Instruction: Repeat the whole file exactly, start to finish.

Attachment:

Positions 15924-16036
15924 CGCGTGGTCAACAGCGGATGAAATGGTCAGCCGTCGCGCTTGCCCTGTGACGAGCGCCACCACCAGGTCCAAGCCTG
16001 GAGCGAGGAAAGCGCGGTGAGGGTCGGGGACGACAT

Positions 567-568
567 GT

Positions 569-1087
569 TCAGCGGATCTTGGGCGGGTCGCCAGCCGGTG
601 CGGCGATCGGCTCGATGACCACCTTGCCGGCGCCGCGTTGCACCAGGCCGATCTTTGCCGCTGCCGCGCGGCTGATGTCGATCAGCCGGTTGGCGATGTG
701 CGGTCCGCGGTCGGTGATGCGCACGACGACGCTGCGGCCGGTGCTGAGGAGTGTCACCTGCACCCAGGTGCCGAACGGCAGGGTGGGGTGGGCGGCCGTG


Positions 15924-16036
15924 CGCGTGGTCAACAGCGGATGAAATGGTCAGCCGTCGCGCTTGCCCTGTGACGAGCGCCACCACCAGGTCCAAGCCTG
16001 GAGCGAGGAAAGCGCGGTGAGGGTCGGGGACGACAT

Positions 567-568
567 GT

Positions 569-1087
569 TCAGCGGATCTTGGGCGGGTCGCCAGCCGGTG
601 CGGCGATCGGCTCGATGACCACCTTGCCGGCGCCGCGTTGCACCAGGCCGATCTTTGCCGCTGCCGCGCGGCTGATGTCGATCAGCCGGTTGGCGATGTG
701 CGGTCCGCGGTCGGTGATGCGCACGACGACGCTGCGGCCGGTGCTGAGGAGTGTCACCTGCACCCAGGTGCCGAACGGCAGGGTGGGGTGGGCGGCCGTG